Re: MATE 1.8 has now fully arrived in Debian
My fear is that systemd + friends are becoming a required framework,
subverting the Unix
ethos of a bunch of co-operating tools and libraries. It becomes
increasing impossible to
simply replace a component I might disagree with, or that breaks my use
case, with one I develop
because of all the cross-dependencies. While "if you disagree, write a
replacement" is the traditional answer
in Linux/Debian, we need to look out and make sure that remains possible.
> Wouldn't glibc then fall into the list of things you don't like as a
> "required framework"? By that logic, all libraries must be hot-swappable
> with no additional effort by the end-user. That's just not realistic.
A good example, but even in the case of key components like the kernel
we've got drop-in replacements in Debian. This is in large part because
well-defined APIs, dating to a project that (practically) predates
glibc basically implements POSIX + adds some functionality; creating a
possible as shown by BSD, eglibc, etc. Now Poettering (and others) has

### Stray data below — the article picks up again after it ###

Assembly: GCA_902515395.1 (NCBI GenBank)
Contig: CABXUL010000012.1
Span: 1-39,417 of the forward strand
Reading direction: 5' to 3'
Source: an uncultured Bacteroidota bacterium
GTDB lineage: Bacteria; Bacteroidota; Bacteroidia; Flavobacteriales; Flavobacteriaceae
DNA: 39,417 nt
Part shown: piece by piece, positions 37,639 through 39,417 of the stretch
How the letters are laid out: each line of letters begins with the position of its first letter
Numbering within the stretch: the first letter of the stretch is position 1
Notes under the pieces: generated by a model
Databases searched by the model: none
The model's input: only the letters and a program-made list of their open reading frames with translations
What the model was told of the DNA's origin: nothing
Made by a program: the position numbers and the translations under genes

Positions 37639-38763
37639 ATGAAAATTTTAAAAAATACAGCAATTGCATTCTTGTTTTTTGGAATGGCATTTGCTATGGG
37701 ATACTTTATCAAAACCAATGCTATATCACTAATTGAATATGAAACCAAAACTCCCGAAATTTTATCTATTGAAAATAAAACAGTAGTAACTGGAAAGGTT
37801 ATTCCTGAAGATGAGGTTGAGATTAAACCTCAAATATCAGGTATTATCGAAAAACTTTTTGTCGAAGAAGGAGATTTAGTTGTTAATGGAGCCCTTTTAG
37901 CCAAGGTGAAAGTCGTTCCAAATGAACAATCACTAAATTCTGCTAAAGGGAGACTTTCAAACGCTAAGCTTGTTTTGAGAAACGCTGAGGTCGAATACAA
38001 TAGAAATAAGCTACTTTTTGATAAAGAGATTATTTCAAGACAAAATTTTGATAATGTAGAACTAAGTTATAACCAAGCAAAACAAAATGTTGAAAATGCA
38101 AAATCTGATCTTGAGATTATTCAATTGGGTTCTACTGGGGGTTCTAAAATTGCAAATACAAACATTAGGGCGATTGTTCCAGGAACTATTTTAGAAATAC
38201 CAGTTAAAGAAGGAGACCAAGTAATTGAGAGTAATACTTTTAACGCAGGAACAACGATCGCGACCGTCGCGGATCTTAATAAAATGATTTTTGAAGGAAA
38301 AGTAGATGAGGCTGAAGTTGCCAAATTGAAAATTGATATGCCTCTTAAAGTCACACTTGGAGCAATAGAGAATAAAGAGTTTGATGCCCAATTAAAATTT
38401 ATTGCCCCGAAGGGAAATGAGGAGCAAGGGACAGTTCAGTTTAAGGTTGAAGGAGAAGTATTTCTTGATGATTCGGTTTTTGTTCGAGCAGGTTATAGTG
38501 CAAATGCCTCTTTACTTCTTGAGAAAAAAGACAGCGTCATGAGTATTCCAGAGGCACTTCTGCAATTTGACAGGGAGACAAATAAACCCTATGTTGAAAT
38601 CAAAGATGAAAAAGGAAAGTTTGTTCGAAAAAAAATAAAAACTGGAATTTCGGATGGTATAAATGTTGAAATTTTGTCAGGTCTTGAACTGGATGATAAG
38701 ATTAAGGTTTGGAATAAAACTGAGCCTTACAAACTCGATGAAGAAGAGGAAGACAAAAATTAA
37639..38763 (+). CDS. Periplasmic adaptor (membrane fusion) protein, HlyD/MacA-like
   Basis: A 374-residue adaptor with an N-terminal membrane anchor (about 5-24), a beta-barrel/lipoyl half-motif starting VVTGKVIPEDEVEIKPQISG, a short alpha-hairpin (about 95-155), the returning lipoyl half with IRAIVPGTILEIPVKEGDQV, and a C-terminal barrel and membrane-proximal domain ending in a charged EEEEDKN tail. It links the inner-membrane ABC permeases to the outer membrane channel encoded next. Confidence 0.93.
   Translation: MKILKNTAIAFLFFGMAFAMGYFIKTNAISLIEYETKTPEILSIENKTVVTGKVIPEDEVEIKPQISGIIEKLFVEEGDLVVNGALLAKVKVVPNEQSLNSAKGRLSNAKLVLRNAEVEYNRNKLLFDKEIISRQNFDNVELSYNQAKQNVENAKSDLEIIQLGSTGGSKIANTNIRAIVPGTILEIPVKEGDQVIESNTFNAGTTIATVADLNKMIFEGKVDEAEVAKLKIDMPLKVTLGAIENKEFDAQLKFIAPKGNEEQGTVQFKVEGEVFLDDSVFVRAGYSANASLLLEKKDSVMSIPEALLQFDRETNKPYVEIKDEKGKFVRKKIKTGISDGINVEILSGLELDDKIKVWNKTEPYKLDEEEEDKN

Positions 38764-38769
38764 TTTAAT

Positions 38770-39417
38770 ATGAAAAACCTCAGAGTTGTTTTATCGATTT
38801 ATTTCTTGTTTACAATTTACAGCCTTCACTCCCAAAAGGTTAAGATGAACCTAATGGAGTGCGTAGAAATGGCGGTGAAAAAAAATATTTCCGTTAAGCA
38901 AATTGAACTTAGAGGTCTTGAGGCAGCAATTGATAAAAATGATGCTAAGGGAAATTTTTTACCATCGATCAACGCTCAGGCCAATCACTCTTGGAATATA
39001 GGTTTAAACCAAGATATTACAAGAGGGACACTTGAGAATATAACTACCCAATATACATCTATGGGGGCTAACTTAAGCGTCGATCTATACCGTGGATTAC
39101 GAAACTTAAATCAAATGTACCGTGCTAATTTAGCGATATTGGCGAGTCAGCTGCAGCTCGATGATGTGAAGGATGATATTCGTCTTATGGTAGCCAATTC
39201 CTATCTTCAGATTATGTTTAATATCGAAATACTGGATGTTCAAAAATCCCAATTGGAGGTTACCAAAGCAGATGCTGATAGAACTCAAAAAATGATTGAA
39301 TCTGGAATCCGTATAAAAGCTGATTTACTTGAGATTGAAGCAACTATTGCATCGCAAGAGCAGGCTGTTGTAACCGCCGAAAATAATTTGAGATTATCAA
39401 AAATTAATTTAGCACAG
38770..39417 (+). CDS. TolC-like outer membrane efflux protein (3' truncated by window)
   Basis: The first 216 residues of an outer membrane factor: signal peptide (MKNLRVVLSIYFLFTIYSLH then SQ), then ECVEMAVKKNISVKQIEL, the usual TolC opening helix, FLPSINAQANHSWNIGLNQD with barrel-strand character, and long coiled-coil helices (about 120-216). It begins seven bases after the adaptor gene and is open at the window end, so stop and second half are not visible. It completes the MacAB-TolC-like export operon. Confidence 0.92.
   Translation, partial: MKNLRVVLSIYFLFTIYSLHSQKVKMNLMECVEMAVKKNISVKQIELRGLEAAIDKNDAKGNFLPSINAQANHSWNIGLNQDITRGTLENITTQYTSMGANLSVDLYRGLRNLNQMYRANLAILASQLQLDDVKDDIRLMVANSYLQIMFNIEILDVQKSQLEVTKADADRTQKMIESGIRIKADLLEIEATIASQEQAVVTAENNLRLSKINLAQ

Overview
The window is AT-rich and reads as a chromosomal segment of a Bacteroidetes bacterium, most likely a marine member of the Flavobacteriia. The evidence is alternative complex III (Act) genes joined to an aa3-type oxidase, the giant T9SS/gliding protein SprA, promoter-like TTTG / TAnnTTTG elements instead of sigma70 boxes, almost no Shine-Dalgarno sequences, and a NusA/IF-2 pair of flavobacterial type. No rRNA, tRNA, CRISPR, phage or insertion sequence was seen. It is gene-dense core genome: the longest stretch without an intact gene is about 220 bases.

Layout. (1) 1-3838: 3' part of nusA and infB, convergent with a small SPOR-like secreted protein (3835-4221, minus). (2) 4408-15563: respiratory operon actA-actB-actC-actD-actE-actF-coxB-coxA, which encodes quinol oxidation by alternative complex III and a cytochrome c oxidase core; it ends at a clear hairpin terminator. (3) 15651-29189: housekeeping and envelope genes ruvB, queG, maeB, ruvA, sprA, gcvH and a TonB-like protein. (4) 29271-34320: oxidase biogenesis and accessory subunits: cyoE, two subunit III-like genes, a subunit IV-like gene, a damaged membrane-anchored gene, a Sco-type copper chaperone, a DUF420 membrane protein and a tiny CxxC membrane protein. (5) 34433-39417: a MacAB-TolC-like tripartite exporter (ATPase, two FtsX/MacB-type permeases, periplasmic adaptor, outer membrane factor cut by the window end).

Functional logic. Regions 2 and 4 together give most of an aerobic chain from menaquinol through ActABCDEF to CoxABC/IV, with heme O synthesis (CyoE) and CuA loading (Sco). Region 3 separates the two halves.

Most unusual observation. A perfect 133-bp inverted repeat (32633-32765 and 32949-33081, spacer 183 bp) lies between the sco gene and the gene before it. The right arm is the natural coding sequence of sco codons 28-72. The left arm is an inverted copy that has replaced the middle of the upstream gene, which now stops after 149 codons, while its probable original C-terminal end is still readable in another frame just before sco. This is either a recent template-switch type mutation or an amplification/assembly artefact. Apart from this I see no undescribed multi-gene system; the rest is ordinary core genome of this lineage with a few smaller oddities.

of POSIX and sets out to effectively replace it with something more
a good thing to do on technical grounds but changing the "ground rules"
we're used to.
Another example is the shutdown/policykit discussion elsewhere in this
thread. It looks like
the functionality it offers is a good enhancement, but it pulls in the
whole of systemd
in practice, bringing along the baggage of 'no separate /usr', etc.
design choices that I might
disagree with. It _should_ be possible to write a libpolicykit-alt that
provides a policykit API
( or dbus interface? i'm unfamiliar with how processes call policykit)
but offers a possibly
degraded functionality on systems where policykit is not present. But
here i'm chasing
I think that for fundamental changes such as systemd are implementing we
to carefully write out an API such that it remains possible to do such
things. We need to
recognise that systemd is a major change, crossing a line compared to a
or set of packages (even big ones like KDE, GNOME) and apply a larger
of some kind in Debian to enable us to make changes in the future.
Alastair McKinstry, <firstname.lastname@example.org>, <email@example.com>, https://diaspora.sceal.ie/u/amckinstry
A decent provision for the poor is the true test of civilization.
~Samuel Johnson, Boswell: Life of Johnson